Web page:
We want to preface this that we respect Toms3D and what he does. This is just something that comes up over and over regarding our kits and our data across over 4000 sensors contradicts the information that Toms3D put out.

Quite frequently we get people quoting this test from over a year ago that Toms3D made. He got a multitude of different sensors but only a sample size of 1 sensor per variation. This post aims to point out the issues with the test and why this test shouldn’t hold any weight not just for our kits but even others on the market.

Toms3D Video/Article: https://toms3d.org/2017/03/02/autoleveling-3d-printers-9-myths-12-sensors-tested/

Issues with the video/article

  1. The sample sizes were with 1 probe per solution.
  2. The testing does not take into account properly calibrating any of the probes that have calibration. Also The BL-Touch Test was ran with the sensor on its SIDE! This probe needs to be mounted vertical.
  3. Humidity and heat were not controlled at all – hairdryer and breathing on the sensor were used for this “test”
  4. Regarding capacitive sensors there are MANY different off the shelf variations and this is not even mentioned at all.

Community Misinformation

Myth #1 Foil Tape “Works” – In addition to the above article issues the one thing we see a lot of newbies doing is putting foil tape under their bed so that they can use cheap inductive sensors on glass beds. This is not the correct way to do it as you are then getting your readings from the BOTTOM of the surface you are printing on. This means that if the glass is not flat you will not be compensating correctly for the issues the glass has on the surface you are printing on. We use capacitive because they work on all surface types that we print on and actually detect the glass surface. This foil myth is commonly told by the same guy that claimed he invented the Prusa PINDA probe and that Prusa “stole” his idea.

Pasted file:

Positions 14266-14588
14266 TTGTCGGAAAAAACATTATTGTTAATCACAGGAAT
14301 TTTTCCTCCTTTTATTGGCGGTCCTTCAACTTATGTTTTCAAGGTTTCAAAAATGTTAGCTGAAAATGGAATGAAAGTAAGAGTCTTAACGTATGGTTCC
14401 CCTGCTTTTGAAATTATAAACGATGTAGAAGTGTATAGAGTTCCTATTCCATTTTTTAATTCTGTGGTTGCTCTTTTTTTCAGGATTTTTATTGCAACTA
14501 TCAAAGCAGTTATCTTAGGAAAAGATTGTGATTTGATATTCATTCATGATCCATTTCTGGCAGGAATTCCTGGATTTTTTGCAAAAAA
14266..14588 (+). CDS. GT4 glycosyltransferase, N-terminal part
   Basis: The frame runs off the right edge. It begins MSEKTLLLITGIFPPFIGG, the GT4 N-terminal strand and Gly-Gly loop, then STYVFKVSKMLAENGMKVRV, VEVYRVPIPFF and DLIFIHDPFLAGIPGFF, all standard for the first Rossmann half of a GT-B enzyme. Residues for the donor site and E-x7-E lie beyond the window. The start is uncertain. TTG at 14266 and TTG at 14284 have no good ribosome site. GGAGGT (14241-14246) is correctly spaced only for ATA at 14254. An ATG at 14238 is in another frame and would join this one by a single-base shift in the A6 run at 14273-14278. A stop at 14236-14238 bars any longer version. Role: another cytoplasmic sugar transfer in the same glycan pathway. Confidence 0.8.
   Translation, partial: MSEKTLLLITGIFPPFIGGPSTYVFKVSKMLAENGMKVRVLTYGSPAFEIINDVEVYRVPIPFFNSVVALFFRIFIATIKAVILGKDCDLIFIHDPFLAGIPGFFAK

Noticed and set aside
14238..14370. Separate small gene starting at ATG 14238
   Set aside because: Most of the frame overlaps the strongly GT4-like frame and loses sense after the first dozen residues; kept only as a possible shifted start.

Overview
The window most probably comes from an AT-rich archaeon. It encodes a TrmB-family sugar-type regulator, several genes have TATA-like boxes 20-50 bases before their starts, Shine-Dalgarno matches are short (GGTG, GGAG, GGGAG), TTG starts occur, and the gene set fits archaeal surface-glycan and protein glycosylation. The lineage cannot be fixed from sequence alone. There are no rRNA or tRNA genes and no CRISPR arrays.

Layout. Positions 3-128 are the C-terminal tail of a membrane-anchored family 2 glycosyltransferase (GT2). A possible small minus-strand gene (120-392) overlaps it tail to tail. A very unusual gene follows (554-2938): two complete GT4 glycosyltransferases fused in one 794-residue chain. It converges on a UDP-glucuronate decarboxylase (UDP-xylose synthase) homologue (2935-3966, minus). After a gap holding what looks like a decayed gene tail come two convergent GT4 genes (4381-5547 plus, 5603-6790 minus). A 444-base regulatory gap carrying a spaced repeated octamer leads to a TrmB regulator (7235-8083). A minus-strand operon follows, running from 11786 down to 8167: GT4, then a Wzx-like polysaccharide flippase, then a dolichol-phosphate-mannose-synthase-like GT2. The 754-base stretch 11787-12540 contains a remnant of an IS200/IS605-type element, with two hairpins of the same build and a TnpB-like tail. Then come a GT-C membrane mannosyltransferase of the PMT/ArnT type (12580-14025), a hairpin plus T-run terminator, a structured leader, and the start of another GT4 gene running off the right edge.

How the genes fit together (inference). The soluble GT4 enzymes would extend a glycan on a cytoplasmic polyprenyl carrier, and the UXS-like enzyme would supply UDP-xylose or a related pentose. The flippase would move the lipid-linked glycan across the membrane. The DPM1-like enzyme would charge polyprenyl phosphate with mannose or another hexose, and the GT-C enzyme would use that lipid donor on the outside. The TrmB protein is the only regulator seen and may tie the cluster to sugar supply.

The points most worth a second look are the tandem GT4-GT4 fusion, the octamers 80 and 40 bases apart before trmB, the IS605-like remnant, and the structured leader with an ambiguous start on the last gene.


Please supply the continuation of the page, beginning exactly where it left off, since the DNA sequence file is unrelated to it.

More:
Don’t level the bottom of your bed. Use the correct solution for the job.

Myth #2 You don’t need an opto –  There are many ways to connect your sensor to your board. We’ve seen voltage dividers with resistors, transistor setups, diode setups, and opto IC setups. The opto IC is the safest way to connect your higher voltage probe to your 3.3V or 5V input on your printer board. There is 0 chance for that higher voltage to enter the printer board even if a component fails. We’ve had people put 120-220VAC into our boards on accident and their printer boards were 100% unharmed because we have everything properly isolated. People don’t go with the opto IC method because they are cutting costs and it is more complex to setup than the other mentioned methods. We want to have 0 chance of frying a customer board even when they install it incorrectly and that is why we choose the best method – opto IC isolation.

Opto IC isolation is the safest method. It’s also the most expensive but printer boards aren’t cheap either.


Data and Facts that we know about our EZABL Sensors